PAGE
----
FRIENDS of the Upper East Side Historic Districts has carefully reviewed the proposal presented for expansion of the Frick Collection to our Board Members on July 17, 2014. The Henry Clay Frick House is a National Historic Landmark, an individually-designated New York City landmark, and located within the Upper East Side Historic District. Our comments encompass not only issues of appropriateness that may eventually be the concern of the Landmarks Preservation Commission, but also question the management of space throughout the site and offer alternatives to this scheme.
A JEWEL BOX
The Frick is a extraordinary building on the Upper East Side, and indeed, the city. This richly-appointed mansion is as much a masterpiece as any of the objects inside. The renderings of the proposal institutionalize the residence — counter to the very mission of the museum: “to offer a singular and memorable experience for the visiting public, providing an engaging view of life in the Gilded Age.”
In an effort to avoid adding to the building piece-meal, the project team has established two parameters: continue the street wall at East 70th Street and continue the massing of the Reference Library towards the south. The result is enormous, and ultimately more square footage than is required based upon the proposed floor plans.
And yet, at the same time the net increase in gallery or exhibition space would be a mere 3,600 square feet. Thus, a large proportion of the square footage of the new building would be built almost entirely for “backstage” functions. Although this project is meant to further the museum’s mission, we were left to wonder how so much ancillary space could achieve this goal.
Furthermore, the Reference Library extension creates an unusual condition for the mid-block – one with the scale of an apartment building that cuts through the doughnut of the rear yard in an unprecedented manner. Viewed from Fifth Avenue or Central Park, the new addition will thoroughly overwhelm the original building, as well as one’s understanding of both its history and design. Without renderings of the new building from Madison Avenue, one can only assume how disruptive such a mass is to the entire block.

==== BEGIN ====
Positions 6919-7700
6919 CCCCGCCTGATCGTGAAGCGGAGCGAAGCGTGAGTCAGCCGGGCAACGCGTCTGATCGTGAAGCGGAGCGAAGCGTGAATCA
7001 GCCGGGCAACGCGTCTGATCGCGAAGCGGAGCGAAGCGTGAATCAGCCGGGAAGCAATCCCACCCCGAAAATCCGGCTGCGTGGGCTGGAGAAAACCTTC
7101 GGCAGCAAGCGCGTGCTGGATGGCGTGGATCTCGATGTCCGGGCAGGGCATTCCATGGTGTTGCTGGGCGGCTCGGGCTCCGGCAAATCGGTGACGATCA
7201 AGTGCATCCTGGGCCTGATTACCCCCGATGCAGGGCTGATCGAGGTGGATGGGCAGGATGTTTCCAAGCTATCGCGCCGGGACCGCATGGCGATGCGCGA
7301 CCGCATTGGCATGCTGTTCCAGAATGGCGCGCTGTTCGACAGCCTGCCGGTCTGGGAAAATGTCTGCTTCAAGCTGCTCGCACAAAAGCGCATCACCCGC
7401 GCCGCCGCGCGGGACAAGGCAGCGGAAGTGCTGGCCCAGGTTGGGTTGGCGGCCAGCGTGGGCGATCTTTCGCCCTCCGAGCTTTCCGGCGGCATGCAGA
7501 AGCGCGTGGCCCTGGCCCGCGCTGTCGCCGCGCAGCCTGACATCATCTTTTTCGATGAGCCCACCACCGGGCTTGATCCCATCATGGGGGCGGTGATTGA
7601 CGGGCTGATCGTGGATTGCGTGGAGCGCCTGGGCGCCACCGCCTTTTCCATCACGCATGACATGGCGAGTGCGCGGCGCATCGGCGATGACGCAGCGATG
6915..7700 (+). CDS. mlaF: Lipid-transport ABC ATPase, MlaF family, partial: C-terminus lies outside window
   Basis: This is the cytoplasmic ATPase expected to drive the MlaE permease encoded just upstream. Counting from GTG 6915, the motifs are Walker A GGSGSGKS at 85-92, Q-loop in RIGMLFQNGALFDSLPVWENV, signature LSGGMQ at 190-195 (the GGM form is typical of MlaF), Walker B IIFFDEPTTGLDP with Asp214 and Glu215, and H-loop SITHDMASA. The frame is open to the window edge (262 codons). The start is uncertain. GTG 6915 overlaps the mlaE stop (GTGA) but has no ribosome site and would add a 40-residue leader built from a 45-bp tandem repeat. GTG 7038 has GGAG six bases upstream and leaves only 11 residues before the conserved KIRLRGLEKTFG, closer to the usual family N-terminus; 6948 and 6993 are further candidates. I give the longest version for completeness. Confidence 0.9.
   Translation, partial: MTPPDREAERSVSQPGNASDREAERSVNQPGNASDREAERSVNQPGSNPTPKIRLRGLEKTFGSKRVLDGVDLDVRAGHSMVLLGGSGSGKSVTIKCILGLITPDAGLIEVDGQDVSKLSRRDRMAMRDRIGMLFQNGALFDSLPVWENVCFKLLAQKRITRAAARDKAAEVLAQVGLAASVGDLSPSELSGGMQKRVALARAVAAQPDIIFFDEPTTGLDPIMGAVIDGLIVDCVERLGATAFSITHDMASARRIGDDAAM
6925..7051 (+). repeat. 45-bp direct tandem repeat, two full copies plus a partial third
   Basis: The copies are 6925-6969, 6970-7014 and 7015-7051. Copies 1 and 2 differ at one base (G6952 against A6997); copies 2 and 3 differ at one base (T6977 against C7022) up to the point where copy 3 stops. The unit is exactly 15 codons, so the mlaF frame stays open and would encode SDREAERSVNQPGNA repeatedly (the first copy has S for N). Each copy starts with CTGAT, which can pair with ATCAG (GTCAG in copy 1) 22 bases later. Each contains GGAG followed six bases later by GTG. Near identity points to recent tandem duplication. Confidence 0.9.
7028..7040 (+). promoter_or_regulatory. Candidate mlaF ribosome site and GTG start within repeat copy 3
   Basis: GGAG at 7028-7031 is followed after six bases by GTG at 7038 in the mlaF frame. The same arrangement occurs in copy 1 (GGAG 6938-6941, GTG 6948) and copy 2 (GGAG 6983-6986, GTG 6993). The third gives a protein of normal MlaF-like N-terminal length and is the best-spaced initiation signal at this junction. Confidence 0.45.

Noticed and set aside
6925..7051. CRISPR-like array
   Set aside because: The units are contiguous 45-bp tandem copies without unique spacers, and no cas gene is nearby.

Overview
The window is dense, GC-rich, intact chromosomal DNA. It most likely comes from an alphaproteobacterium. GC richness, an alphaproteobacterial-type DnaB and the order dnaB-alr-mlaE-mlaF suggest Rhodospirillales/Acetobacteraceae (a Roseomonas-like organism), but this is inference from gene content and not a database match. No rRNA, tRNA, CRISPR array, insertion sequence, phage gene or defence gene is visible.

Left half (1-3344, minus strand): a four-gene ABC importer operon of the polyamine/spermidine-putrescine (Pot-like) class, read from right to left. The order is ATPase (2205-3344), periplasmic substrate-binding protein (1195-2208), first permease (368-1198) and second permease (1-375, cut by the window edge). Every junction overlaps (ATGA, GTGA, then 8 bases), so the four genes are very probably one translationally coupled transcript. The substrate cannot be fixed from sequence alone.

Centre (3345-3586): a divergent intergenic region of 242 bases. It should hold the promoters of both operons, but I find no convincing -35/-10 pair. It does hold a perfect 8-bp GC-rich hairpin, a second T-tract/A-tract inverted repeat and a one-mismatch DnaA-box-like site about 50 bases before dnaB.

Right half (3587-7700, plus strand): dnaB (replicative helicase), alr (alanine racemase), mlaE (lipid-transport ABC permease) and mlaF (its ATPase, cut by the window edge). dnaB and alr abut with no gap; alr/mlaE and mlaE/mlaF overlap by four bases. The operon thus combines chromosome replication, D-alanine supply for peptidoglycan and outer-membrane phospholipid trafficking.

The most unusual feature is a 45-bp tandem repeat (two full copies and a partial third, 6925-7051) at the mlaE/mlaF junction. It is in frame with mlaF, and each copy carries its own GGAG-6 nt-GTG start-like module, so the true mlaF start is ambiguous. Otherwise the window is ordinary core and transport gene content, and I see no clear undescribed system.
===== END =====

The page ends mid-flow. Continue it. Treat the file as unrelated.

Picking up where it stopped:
THE GREEN SPACE
The project team rightly mentioned the “pavilion” aspect of the mansion, free-standing on its Fifth Avenue garden. The fact that it floats in a garden on both the west and southern edges reinforces this identity. The National Historic Landmark Nomination Form for The Frick Collection and the Frick Art Reference Library Building states, “The setting of the [Frick] enhanced its monumentality, giving the structure an elegant distance from the street and adjacent houses.” (p. 18)
Likewise, the Henry Clay Frick House and the Andrew Carnegie House were “the only two of the Fifth Avenue residences that incorporated major gardens and landscaping, a conspicuously expensive use of Manhattan land that in most cases merely translated into large footprints for houses.”(National Historic Landmark Nomination Form: “The Frick Collection and the Frick Art Reference Library Building,” p. 18). Thus the green space flanking the museum is a significant, historic condition that distinguishes this former residence from its urban surroundings and is essential to its preservation.
The Russell Page Garden at the Frick Collection – the only design by this famed landscape architect in New York City – should be preserved as a great addition to the museum and an amenity to the neighborhood. Although it is inaccessible to the public, it is a delight to see and experience from the street. Like the White House lawn, it can be fully-appreciated, in all its majesty, without stepping foot inside the gate.
The garden is a tranquil respite from the cityscape, existing in harmony with the museum, the street, and the Upper East Side. Over its 37 years, it has become a historically-significant and integral part of the Frick Collection, one that deserves preservation.
THE EVOLUTION OF A LANDMARK